KAESER Know How blog post: Reduce your energy costs with compressed air heat recovery
KAESER Know How Blog

In this blog post we discuss what compressed air heat recovery is, the applications and how it can save you money.

A lot of hot air?
KAESER Know How Blog

In this blog post we discuss what compressed air heat recovery is, the applications and how it can save you money.

A lot of hot air?

A lot of hot air?

How to reduce your energy costs with compressed air heat recovery

We’ve all seen fuel prices surge at the pump in recent weeks and no doubt we’ll see the knock-on effect over the coming months with other associated prices going up too - not least electricity. So how can you minimise the impact? With winter around the corner and cooler weather ahead - one option may be to consider implementing a compressed air heat recovery system. In this blog post we discuss what compressed air heat recovery is, the applications and how it can save you money.

What is compressed air heat recovery?

Whether you operate rotary screw compressors, boosters or blowers - all of these technologies convert almost 100% of the electrical drive energy supplied to them into heat. Whilst 2% of the energy input remains in the compressed air and another 2% is dissipated into the ambient surroundings, approximately 96% of the energy input can be theoretically recovered for reuse!

Heat flow diagram
Heat flow diagram

But, where does the usable energy in compressed air come from?

The answer is actually quite simple and perhaps surprising. During the compression process, the compressor converts electrical drive energy into heat energy. At the same time, it charges the intake air with energy potential. This corresponds to approximately 25% of the compressor’s electrical power consumption. However, this energy only becomes usable when the compressed air expands again at its point of consumption and, in doing so, absorbs heat energy from the ambient surroundings. Of course, the amount of energy available for reuse depends on the pressure and leakage losses within the compressed air system.

What can the heat recovered from a compressor, booster or blower be used for?

Recovered heat can be used for a number of purposes; 

  • Hot air can be used for the purposes of heating space. Possible applications include drying processes, heating of buildings and warehouses, air curtain systems and the preheating of burner air. It can also be used to supply heat to a central heating system, laundry facilities, electroplating and general process air.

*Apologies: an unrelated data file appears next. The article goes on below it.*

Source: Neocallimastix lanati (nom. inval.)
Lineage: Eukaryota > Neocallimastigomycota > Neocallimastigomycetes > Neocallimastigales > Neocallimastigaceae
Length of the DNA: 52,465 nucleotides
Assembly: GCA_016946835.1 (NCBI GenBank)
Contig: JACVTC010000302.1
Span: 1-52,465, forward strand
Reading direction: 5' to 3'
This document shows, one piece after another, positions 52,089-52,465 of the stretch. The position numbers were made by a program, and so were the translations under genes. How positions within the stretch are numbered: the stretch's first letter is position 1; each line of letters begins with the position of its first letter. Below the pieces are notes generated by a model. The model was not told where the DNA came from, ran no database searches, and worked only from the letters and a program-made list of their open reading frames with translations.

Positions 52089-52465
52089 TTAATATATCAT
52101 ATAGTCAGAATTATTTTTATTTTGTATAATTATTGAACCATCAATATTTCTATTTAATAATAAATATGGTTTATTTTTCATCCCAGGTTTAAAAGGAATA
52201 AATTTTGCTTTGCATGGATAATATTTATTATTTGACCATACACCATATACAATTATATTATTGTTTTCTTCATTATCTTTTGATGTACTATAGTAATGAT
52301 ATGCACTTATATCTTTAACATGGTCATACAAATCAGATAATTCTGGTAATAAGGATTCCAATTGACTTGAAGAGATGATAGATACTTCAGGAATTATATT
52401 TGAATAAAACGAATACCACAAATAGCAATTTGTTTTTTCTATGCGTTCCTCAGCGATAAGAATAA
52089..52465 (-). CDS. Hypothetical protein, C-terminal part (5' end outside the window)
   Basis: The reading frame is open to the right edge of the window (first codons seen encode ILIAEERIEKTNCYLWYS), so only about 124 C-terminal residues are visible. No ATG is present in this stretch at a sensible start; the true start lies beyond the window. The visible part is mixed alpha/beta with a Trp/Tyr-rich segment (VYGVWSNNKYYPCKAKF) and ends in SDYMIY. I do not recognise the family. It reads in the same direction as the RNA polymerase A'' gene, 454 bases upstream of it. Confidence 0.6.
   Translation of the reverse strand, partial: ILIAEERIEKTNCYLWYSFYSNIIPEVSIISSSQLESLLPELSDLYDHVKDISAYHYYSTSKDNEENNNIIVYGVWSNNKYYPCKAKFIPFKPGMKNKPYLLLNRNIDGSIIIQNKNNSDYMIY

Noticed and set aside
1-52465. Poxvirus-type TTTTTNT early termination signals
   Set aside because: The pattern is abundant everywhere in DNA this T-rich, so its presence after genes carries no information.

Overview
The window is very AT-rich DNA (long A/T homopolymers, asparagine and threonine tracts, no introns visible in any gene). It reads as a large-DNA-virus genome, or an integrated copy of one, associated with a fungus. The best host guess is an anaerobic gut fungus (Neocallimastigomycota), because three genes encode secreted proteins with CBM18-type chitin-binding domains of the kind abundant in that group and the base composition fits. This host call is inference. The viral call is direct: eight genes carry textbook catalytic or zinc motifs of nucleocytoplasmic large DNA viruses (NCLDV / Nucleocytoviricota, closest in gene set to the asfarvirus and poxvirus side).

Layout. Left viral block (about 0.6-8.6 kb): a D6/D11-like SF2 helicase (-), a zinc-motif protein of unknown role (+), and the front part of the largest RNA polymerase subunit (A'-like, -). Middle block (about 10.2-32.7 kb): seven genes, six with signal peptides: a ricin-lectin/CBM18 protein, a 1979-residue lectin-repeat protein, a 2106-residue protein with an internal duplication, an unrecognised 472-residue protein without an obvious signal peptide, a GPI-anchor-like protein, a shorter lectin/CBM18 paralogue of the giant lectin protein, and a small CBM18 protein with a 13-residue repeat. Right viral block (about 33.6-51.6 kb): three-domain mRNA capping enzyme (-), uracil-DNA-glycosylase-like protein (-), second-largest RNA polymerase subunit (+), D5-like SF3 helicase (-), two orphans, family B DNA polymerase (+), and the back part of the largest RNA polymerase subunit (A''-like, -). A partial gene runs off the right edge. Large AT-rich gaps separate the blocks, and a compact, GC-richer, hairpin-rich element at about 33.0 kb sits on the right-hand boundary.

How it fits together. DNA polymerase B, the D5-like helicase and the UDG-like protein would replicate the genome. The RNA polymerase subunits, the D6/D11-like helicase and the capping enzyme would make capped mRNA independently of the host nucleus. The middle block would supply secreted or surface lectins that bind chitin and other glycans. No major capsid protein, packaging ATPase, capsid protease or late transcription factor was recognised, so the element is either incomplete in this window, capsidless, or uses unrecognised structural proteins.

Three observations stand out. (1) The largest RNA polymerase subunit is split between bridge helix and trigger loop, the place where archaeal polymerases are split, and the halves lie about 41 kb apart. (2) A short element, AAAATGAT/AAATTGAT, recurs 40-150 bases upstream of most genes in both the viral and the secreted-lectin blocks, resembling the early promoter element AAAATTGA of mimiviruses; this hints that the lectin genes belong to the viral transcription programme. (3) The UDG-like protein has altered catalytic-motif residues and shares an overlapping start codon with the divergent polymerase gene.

• Hot water. You might be thinking that in a warm climate like Australia, depending on your location, heating is not necessary at all or just for very short periods of time during Winter. However, heat recovery can also be used to a greater or lesser extent throughout the year for heating water. This can be used to provide heating and service water on demand at temperatures up to +70oC or even 85oC if required.

How do you implement compressed air heat recovery?

Hot air

As self-contained complete systems, modern rotary screw compressors, boosters and blowers are especially well suited for heat recovery systems. Neighbouring spaces can be heated simply and effectively via exhaust air ducting. When the recovered compressor exhaust heat is being used for space heating purposes, exhaust air ducting simply feeds the heated cooling air to wherever it is needed, thereby allowing such spaces as storage areas or workshops to be heated free of charge. A ventilation flap allows the heated cooling air to be conveyed outside during summer operation or to the areas that require heating during winter operation.

Heating with hot air
Heating with hot air

Hot water

PTG plate-type heat exchangers are used for standard applications using heat recovery systems for the production of hot water and service water. Special, fail-safe heat exchangers are used in the case of operations without an interconnected water circuit, or for applications with the highest demands of purity for the heated water, such as with cleaning water in the food industry. Up to 76% of the electrical power originally supplied to a compressor can be recovered for use in hot water heating systems and service water installations.

Heat recovery process for hot water
Heat recovery process for potable water applications (only possible in conjunction with special, safety heat exchanger).

What is the savings potential of compressed air heat recovery?

Here’s an example of the savings potential per year of implementing heat recovery.

Plate-type heat exchanger systems Compressor size
"Small" "Medium" "Large"
Compressor model SM 16 BSD 83 FSD 475
Drive motor rated power 9 kW 45 kW 250 kW
Potential savings per year: Heating oil $857 $9,037 $45,522
4,671 kg CO2 49,285 kg CO2 248,274 kg CO2

If you operate rotary screw compressors and you want to see what their usable heating energy volume is - then just click here to use our heat recovery calculator.


Heat recovery is a smart way to reduce your energy costs by putting to work heat that is being made by compressors, boosters or blowers that would otherwise simply disappear into thin air. Not only can it reduce your primary energy consumption, but it can also significantly improve your overall energy balance. And, by reducing your energy costs you are not only saving money but also reducing your carbon footprint - good for the bottom line and good for the environment.

Enquire today!

Reduce your energy costs with a heat recovery system

Find out more about compressed air heat recovery with Kaeser Compressors and discover your energy savings potential! Just phone 1800 640 611 or fill in the form below and we will get back to you.

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